Ere yet the salt of most unrighteous tears
    Had left the flushing of her gallèd eyes,
    340She married. Oh, most wicked speed, to post
    With such dexterity to incestuous sheets!
    It is not, nor it cannot come to good,
    But break, my heart, for I must hold my tongue.
    Enter Horatio, Marcellus, and Barnardo.
    Hail to your lordship!
    I am glad to see you well.--
    Horatio, or I do forget myself!
    The same, my lord, and your poor servant ever.
    Sir, my good friend, I'll change that name with you.
    And what make you from Wittenberg,
    My good lord.
    I am very glad to see you. [To Barnardo.] Good even, sir.
    [To Horatio] But what, in faith, make you from Wittenberg?
    A truant disposition, good my lord.
    I would not have your enemy say so,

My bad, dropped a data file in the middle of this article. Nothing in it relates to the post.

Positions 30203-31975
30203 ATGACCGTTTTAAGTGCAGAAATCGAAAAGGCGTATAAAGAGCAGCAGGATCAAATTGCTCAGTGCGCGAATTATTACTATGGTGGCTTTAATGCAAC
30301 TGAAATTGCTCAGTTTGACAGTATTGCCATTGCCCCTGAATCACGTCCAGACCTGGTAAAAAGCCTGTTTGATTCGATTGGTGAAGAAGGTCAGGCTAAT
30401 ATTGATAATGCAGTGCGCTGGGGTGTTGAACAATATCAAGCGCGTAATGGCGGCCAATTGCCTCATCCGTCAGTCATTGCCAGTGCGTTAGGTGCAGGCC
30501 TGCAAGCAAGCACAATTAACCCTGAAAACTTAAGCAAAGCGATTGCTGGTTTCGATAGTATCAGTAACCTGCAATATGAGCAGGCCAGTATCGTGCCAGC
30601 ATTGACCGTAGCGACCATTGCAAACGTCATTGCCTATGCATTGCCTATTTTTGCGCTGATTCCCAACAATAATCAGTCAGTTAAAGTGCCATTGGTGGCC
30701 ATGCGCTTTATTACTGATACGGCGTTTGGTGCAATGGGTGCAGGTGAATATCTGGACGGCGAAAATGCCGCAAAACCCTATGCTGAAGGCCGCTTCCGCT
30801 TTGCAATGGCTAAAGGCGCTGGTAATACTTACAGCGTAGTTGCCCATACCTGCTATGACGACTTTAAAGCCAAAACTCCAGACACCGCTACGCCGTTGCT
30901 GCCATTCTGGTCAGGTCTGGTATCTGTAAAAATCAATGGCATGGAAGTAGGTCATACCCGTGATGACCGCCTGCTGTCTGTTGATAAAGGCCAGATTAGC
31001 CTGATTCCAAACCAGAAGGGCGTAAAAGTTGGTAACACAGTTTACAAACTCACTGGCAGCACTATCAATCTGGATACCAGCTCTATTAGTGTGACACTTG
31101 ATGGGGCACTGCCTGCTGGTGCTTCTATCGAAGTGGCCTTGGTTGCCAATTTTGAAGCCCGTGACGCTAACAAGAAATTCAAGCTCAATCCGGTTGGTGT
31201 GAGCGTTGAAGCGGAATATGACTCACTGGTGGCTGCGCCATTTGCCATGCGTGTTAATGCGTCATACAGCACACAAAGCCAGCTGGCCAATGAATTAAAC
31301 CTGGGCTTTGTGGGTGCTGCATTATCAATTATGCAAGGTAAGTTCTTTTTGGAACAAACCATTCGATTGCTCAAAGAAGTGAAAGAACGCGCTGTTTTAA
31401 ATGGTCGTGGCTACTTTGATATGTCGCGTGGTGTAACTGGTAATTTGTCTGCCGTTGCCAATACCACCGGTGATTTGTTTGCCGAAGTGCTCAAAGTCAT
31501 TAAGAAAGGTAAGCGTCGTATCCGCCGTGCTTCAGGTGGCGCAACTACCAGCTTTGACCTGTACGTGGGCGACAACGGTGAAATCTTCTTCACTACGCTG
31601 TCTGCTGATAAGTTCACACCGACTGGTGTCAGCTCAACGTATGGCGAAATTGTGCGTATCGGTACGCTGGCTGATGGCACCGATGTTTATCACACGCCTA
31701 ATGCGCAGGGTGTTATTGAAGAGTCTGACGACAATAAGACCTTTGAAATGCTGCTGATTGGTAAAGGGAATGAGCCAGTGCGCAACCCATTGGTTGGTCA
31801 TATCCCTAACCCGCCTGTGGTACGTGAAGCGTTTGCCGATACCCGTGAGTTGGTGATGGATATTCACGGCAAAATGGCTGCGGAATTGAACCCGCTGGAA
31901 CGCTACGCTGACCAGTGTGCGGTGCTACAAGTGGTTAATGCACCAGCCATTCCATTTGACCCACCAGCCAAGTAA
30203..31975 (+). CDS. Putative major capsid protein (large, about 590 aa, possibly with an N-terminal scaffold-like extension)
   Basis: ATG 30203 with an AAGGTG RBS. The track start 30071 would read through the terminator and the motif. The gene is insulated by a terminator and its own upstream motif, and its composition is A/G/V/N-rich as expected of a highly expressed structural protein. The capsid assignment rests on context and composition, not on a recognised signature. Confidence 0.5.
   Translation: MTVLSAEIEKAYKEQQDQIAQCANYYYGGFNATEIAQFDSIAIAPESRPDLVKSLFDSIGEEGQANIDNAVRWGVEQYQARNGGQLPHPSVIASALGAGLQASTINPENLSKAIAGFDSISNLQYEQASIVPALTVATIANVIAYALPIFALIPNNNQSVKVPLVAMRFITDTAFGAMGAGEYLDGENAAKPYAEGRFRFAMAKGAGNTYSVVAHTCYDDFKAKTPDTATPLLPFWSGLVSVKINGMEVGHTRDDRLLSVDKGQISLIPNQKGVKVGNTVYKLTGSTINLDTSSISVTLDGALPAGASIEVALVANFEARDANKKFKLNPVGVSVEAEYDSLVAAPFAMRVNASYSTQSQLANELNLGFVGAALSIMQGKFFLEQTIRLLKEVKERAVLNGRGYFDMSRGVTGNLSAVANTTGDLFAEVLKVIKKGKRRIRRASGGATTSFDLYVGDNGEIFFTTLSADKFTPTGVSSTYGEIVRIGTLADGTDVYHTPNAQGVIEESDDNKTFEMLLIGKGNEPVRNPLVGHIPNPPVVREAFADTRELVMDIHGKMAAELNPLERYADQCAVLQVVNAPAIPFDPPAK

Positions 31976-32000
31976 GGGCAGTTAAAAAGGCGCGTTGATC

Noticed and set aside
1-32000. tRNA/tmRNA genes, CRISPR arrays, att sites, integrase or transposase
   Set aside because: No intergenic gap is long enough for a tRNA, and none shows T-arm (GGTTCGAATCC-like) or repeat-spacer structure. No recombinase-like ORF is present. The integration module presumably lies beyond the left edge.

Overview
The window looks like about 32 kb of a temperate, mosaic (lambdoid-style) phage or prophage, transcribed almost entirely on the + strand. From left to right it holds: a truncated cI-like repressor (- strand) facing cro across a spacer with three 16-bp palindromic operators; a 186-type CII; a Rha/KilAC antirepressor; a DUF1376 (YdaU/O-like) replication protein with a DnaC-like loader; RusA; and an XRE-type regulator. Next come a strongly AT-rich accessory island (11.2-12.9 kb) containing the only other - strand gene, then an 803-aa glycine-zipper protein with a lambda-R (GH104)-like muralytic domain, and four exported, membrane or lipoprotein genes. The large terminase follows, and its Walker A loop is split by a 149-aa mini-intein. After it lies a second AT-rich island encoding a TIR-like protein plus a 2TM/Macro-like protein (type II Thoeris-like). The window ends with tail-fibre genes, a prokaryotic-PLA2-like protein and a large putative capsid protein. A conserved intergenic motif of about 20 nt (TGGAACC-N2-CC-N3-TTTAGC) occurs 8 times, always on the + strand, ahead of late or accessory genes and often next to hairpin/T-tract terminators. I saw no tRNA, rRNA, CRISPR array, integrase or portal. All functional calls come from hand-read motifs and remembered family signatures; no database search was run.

Nor shall you do my ear that violence
    360To make it truster of your own report
    Against yourself. I know you are no truant.
    But what is your affair in Elsinore?
    We'll teach you to drink deep ere you depart.
    My lord, I came to see your father's funeral.
    I prithee do not mock me, fellow student.
    I think it was to see my mother's wedding.
    Indeed, my lord, it followed hard upon.
    Thrift, thrift, Horatio. The funeral baked meats
    Did coldly furnish forth the marriage tables.
    370Would I had met my dearest foe in heaven
    Ere I had ever
    seen that day, Horatio!
    My father--methinks I see my father.
    Oh, where, my lord?
    In my mind's eye, Horatio.
    I saw him once. 'A was a goodly king.
    'A was a man, take him for all in all,